By Pat Grubb
Point Roberts fire chief Christopher Carleton asked fire commissioners for a new contract and he received. Boy, did he ever receive.
Speaking to the commissioners and a fair-sized audience at a special meeting on Wednesday, April 15, Carleton said he was willing to commit his future to Point Roberts, but only if Point Roberts was willing to commit to him.
“The reason why I’m asking for these changes is that I want to commit more time to this community as fire chief, and I’d like to be with this organization for the time period that I see myself a career firefighter. And that is for at least another 15 years,” he explained. Talking about the qualities he brings to the organization, Carleton said those included “professionalism, integrity and morals.”
Carleton had been working under a contract that went into effect on September 1, 2012 and was due to expire December 31, 2015. The contract would have automatically renewed for “additional three (3) year terms” unless the district decided not to renew it by providing written notice to Carleton 180 days before the expiration date. That contract allowed the district to fire Carleton without notice and without cause by paying one year’s salary plus all accrued vacation pay.
The new contract changes all of that. After the first five-year term is up, the contract automatically renews every five years until 2030. Should future commissioners decide to fire Carleton without cause, Point Roberts taxpayers will be on the hook for significant severance pay. Depending on whether he is let go in the first, second or final five-year term, the district is obligated to pay him lump sum severance payments of $150,000, $175,000 or $200,000, respectively. In the first term alone, Carleton would be entitled to three years of salary should he be fired.
There are other changes. The original contract contained six clauses under which the fire chief could be terminated for cause; the new contract holds only five. Missing in the new contract was the first clause in the old:
“10.1 Incompetency, inefficiency or inattention to or dereliction of duty.” These are no longer contractual cause for dismissal.
When it comes to annual evaluations, the district has agreed that in the absence of “any objective evidence and documented concerns, the Parties agree that Employee’s job performance will be deemed acceptable.” Previously, the clause stated, “…in the absence of any identifiable concerns.” Presumably, “objective evidence” requires a higher degree of substantiation than “identifiable concerns.”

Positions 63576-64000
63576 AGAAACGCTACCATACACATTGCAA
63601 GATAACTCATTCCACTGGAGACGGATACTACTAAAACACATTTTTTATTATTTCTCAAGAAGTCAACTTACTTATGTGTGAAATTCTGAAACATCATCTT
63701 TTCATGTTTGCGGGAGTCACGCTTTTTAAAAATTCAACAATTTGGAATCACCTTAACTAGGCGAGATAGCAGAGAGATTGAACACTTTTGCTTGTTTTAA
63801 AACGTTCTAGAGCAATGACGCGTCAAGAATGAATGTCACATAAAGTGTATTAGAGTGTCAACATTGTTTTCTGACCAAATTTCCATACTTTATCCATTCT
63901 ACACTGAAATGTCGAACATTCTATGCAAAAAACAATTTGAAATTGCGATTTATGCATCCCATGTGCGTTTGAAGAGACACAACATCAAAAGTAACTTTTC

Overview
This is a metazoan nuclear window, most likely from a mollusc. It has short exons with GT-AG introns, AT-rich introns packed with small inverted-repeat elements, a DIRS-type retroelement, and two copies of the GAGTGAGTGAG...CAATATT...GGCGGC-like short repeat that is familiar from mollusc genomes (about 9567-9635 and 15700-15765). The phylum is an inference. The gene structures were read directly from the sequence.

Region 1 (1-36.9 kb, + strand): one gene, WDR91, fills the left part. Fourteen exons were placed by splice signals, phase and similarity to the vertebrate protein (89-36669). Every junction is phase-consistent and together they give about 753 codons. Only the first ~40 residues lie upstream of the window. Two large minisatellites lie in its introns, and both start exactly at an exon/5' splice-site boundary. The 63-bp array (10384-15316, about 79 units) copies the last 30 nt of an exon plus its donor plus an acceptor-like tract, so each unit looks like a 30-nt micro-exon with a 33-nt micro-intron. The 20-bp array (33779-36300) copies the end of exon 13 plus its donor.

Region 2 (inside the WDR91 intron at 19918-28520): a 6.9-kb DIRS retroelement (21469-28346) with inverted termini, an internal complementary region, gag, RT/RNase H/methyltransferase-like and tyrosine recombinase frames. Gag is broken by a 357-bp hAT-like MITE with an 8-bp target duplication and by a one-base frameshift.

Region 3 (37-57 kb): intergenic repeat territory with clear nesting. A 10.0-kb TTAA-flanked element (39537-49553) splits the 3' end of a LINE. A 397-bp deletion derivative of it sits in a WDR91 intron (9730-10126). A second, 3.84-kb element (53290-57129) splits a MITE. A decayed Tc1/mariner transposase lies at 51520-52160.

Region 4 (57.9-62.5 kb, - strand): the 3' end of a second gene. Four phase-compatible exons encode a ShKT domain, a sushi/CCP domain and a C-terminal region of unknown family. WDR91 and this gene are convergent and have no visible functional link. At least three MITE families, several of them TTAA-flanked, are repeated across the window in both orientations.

There’s more. Employers in Washington state are not required to offer paid vacation to employees; according to former state senator and certified public accountant Georgia Gardner, it is rare that a part-time employee receives such benefits, especially those who are paid a salary for specified periods, as is Carleton. The fire chief will be paid $4,166.66 per month (or $50,000 annually) for 100 hours’ work per month (up from 80 hours previously). Carleton received 40 hours vacation allowance on signing the first contract in 2012 and has been accruing vacation at the rate of three and one/third hours a month (or 40 hours annually). Both the old and new contract allow vacation time to accrue from year to year; however, the maximum accrual “in a contract term is 200 hours.”
Whether Carleton is fired or quits, he will be paid for the accrued vacation time. After five years without vacation, he would have 200 hours banked. Carleton said his accrued vacation time would not roll over into the second or third contract term but nowhere is this specified in the contract. As the contract is for three five-year terms, he could conceivably accrue 600 hours.
At his current rate of pay, the vacation payout would cost the district $24,999 on top of any possible severance payment. Whether he would or does accrue that much vacation time can’t be known. However, Carleton is also currently a full-time paramedic working for the Ferndale fire department, which offers paid vacations.
Chief Carleton was above board in explaining the rationale behind his request for such large severance payments. “Without that built into the contract, fire chiefs won’t do the job because they’re never confident that the next day they come into work, they still have a job. Especially if they have a dispute with a commissioner panel, commissioners all over the country will just get a whim or knee-jerk reaction and decide to terminate the chief without cause. That’s why [the contract] has protection for me, and penalties for the district if I’m terminated without cause.”